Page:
IGas has unveiled plans to produce hydrogen from methane at two of its sites in Surrey.
One is the Albury gasfield, near Guildford, in the Surrey Hills Area of Outstanding Natural Beauty.
The other site has not yet been named.
IGas said hydrogen production would help the UK meet its net zero target in carbon emissions. It would, the company said, provide a clean source of fuel and heat for homes, transport and industry.
Opponents of hydrogen from unabated fossil fuels said the process produced large amounts of pollution and contributed to climate change.
IGas has launched an online exhibition on the Albury proposals.
IGas’s spokesperson said the consultation would last for three weeks and a planning application was expected in early to mid July.
The location of the second site was “still up for discussion”, the company told DrillOrDrop. It said there should be a firm answer in “the next couple of weeks”.
The IGas spokesperson confirmed that the second site was operated by the company and a consultation on it would be launched “in a few weeks”.
Production of hydrogen from methane releases carbon emissions.
IGas has previously said it would produce grey hydrogen – made from fossil fuels without carbon capture and storage (CCS).
Asked today whether a planning application would include onsite CCS, the IGas spokesperson said:
“We are actively exploring both storage and/or utilisation but have not finalised our concept and are talking to technology suppliers and potential end-users.
“The UK Government’s Hydrogen Advisory Committee has announced that they are working on a standard to define what constitutes low carbon hydrogen, and we await that guidance and will factor that into our thinking on potential approaches.”
Hydrogen produced at Albury would use steam methane reformation (SMR), IGas said.
This takes methane and reacts it with steam to produce a mixture of hydrogen and carbon dioxide (CO2).
The hydrogen produced would be “ultra-pure”, the company said, and could be used in electrical fuel cells to replace diesel in large vehicles. IGas estimated the release of about 3kg of CO2 was avoided for every litre of petrol or diesel displaced from transport.
The company said the CO2 released would be “the same amount as if the gas were burnt in a boiler or gas engine”. It added:
“The overall environmental emissions (even accounting for the CO2 released as part of the SMR process) are reduced because there are no diesel-combustion-related bi-products of NOx [nitrogen oxide], Sox [sulphur dioxide], or other harmful particulates, which constitutes a significant environmental improvement.”
IGas said hydrogen produced at Albury would be transported off the site by road. The production process would generate daily journeys by four heavy goods vehicles and four light goods vehicles, it said.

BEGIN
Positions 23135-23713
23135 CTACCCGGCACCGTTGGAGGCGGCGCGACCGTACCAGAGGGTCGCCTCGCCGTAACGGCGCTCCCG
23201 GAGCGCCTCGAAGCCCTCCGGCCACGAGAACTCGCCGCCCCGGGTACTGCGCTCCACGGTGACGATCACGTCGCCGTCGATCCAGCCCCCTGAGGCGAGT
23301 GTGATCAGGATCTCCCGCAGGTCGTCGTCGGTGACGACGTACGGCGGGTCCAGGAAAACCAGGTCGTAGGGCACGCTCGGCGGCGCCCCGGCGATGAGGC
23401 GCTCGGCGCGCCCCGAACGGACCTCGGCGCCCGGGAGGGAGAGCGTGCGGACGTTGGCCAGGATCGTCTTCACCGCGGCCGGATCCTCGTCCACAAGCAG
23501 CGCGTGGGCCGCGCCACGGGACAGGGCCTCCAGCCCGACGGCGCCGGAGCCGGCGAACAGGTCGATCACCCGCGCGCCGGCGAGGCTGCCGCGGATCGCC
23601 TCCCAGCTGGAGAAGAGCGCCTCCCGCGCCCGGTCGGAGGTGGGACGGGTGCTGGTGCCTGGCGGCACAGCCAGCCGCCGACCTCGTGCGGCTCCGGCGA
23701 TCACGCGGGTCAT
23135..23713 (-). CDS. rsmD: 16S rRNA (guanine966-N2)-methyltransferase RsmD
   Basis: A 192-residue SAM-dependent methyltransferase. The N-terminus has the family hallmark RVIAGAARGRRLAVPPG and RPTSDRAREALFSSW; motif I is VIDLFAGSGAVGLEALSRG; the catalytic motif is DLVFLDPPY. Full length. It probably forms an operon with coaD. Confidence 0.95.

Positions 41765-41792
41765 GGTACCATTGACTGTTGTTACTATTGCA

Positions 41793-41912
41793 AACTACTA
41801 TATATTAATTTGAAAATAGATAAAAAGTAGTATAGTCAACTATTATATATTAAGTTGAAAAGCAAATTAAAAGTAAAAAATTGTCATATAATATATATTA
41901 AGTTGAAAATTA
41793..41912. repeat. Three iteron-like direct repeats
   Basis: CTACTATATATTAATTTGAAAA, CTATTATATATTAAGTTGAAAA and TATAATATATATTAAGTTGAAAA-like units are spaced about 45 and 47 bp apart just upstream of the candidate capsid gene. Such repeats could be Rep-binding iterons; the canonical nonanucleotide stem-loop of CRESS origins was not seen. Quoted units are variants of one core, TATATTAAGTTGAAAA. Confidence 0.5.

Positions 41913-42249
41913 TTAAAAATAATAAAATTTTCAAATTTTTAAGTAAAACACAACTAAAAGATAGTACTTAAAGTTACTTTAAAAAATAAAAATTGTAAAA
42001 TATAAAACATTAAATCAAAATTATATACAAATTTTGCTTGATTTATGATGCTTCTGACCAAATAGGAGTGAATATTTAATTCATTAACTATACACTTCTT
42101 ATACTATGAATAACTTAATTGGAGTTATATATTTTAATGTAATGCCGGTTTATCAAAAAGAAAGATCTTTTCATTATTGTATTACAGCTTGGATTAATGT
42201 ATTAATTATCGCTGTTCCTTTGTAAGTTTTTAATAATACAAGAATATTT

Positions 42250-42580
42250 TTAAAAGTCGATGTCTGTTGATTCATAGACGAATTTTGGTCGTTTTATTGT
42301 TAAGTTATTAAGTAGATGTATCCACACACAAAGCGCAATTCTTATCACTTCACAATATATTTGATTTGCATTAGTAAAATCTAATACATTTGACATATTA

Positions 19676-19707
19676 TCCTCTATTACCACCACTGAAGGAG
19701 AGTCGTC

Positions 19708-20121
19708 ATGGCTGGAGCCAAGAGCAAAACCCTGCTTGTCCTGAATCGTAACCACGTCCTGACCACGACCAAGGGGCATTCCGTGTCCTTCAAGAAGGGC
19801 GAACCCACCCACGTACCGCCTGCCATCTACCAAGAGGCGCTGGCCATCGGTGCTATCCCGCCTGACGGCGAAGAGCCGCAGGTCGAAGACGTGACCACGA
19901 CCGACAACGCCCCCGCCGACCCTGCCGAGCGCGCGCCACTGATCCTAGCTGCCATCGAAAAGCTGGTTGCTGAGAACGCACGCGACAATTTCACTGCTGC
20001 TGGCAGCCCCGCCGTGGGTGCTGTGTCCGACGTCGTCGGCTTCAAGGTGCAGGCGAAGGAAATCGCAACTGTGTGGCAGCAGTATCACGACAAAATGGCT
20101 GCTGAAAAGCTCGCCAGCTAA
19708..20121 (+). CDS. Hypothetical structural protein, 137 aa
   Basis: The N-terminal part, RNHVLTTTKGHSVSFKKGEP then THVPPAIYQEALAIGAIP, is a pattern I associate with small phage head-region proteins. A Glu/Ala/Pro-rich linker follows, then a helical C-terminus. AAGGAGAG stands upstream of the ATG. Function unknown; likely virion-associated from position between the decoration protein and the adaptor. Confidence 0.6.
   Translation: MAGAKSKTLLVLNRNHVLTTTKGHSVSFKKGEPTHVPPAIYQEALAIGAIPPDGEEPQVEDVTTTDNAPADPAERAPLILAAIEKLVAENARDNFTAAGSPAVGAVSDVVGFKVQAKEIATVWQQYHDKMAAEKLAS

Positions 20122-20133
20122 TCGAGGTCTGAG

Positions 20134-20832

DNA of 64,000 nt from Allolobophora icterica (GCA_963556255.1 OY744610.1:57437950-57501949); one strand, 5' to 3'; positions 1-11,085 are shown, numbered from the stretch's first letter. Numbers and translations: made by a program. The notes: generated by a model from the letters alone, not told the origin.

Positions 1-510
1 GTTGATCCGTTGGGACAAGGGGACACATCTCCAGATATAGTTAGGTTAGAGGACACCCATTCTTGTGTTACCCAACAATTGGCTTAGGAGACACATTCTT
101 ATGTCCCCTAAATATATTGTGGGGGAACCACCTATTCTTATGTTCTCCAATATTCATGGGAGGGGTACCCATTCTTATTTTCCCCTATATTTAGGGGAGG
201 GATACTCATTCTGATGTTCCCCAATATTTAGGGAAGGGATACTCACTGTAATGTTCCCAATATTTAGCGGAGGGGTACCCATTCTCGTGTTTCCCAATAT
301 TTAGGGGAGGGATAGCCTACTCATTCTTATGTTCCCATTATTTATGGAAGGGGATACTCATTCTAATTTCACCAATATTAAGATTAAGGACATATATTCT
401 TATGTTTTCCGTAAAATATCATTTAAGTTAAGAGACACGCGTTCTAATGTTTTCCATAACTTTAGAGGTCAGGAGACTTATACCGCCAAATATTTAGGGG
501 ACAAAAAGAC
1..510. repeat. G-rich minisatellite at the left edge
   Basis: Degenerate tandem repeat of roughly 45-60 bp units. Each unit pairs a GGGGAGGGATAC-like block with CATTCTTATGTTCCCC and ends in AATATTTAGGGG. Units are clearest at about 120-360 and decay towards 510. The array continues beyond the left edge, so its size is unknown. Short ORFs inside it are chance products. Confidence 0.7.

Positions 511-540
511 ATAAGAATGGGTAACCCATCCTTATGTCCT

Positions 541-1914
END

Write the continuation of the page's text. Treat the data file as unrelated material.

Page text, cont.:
The company said all plant and equipment would be “fully containerised and contained within the existing fenced compound” at Albury. This would “further reduce the potential for visual harm as viewed from the wider area”, it added.
IGas’s spokesperson said the SMR generator would be 7.6m tall, with a 10.9m flue:
“The visual impact of this new equipment will be minimal as the site is currently bounded by a 2m high security fence, and woodland on all four sides at heights averaging between 20m and 25m.”
IGas estimates that about half of its current oil and gas production is from the Weald Basin.
The UK Onshore Geophysical Library lists six IGas exploration and production licences in Surrey.
They include wells at Albury, Bletchingley, Godley Bridge, Palmers Wood, Lingfield and Bramley.
Of these, only Albury is listed by the Oil & Gas Authority as a gas production site.
But gas has been found at one of the Bletchingley wells and IGas estimated in 2016 that production there would be up to 34,000m3 a day.
According to an IGas report, a well drilled at Godley Bridge has an economic presence of gas in the Portland sandstone.
Almost two years ago, IGas announced plans to drill two exploration wells in the Godley Bridge licence (PEDL235). But a public consultation event, planned for later that summer, was cancelled and the project suspended. At the time of writing, IGas’s website described Godley Bridge as a development project.
“Hydrogen no justification for oil and gas expansion”
Last year, the Weald Action Group, a network opposing hydrocarbon developments in southern England, argued there was no need to make hydrogen from fossil fuels.
In a briefing paper, it said blue hydrogen – hydrogen produced from fossil fuels with carbon, capture and storage – was “still a pipe dream”. It said the UK was unlikely to have sufficient CCS capacity in the coming decades to reach net zero by 2050. It also said CCS itself was carbon intensive.
Author Ann Stewart said:
“Instead of using yet more fossil fuels with their devastating impact on the climate, hydrogen can be made from water, with very low emissions. There is absolutely no justification for producing more fossil gas, in the Weald or elsewhere.”